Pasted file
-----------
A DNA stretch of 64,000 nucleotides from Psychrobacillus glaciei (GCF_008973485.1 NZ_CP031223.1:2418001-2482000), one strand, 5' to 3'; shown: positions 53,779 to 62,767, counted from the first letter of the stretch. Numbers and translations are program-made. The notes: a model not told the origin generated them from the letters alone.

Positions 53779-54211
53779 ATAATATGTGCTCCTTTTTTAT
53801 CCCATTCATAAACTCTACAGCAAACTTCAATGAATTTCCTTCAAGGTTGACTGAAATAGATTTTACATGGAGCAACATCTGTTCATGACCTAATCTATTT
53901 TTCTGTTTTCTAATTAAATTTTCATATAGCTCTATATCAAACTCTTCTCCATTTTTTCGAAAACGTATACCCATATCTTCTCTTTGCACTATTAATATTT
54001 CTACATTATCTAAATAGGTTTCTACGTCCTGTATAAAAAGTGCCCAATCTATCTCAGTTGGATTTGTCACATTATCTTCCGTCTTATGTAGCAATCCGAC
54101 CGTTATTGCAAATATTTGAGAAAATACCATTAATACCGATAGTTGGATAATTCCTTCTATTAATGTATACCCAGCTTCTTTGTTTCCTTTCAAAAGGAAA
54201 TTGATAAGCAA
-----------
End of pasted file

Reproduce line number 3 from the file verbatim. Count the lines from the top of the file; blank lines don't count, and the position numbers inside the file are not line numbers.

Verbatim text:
53779 ATAATATGTGCTCCTTTTTTAT